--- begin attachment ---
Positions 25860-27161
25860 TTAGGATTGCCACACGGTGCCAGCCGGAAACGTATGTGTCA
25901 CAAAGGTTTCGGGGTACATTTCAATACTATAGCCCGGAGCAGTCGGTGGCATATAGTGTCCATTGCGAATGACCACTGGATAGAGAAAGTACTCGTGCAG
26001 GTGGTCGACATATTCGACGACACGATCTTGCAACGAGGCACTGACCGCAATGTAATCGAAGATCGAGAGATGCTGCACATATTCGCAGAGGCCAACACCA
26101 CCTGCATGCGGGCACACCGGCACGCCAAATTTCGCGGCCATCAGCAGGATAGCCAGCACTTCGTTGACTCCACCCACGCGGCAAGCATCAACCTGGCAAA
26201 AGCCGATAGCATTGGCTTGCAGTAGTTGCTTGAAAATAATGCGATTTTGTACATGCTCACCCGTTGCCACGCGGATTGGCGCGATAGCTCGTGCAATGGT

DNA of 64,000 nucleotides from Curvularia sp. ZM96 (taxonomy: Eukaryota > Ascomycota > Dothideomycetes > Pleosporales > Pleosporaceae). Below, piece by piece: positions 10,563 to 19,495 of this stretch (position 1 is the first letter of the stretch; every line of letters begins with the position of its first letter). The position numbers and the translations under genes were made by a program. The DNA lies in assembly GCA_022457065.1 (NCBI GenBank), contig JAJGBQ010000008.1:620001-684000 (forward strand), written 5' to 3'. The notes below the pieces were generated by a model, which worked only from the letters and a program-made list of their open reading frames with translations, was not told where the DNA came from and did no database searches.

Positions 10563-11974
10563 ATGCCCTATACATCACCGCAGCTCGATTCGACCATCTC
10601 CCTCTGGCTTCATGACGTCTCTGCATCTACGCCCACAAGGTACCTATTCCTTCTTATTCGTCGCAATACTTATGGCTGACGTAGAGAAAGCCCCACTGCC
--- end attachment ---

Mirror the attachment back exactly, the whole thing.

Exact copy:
Positions 25860-27161
25860 TTAGGATTGCCACACGGTGCCAGCCGGAAACGTATGTGTCA
25901 CAAAGGTTTCGGGGTACATTTCAATACTATAGCCCGGAGCAGTCGGTGGCATATAGTGTCCATTGCGAATGACCACTGGATAGAGAAAGTACTCGTGCAG
26001 GTGGTCGACATATTCGACGACACGATCTTGCAACGAGGCACTGACCGCAATGTAATCGAAGATCGAGAGATGCTGCACATATTCGCAGAGGCCAACACCA
26101 CCTGCATGCGGGCACACCGGCACGCCAAATTTCGCGGCCATCAGCAGGATAGCCAGCACTTCGTTGACTCCACCCACGCGGCAAGCATCAACCTGGCAAA
26201 AGCCGATAGCATTGGCTTGCAGTAGTTGCTTGAAAATAATGCGATTTTGTACATGCTCACCCGTTGCCACGCGGATTGGCGCGATAGCTCGTGCAATGGT

DNA of 64,000 nucleotides from Curvularia sp. ZM96 (taxonomy: Eukaryota > Ascomycota > Dothideomycetes > Pleosporales > Pleosporaceae). Below, piece by piece: positions 10,563 to 19,495 of this stretch (position 1 is the first letter of the stretch; every line of letters begins with the position of its first letter). The position numbers and the translations under genes were made by a program. The DNA lies in assembly GCA_022457065.1 (NCBI GenBank), contig JAJGBQ010000008.1:620001-684000 (forward strand), written 5' to 3'. The notes below the pieces were generated by a model, which worked only from the letters and a program-made list of their open reading frames with translations, was not told where the DNA came from and did no database searches.

Positions 10563-11974
10563 ATGCCCTATACATCACCGCAGCTCGATTCGACCATCTC
10601 CCTCTGGCTTCATGACGTCTCTGCATCTACGCCCACAAGGTACCTATTCCTTCTTATTCGTCGCAATACTTATGGCTGACGTAGAGAAAGCCCCACTGCC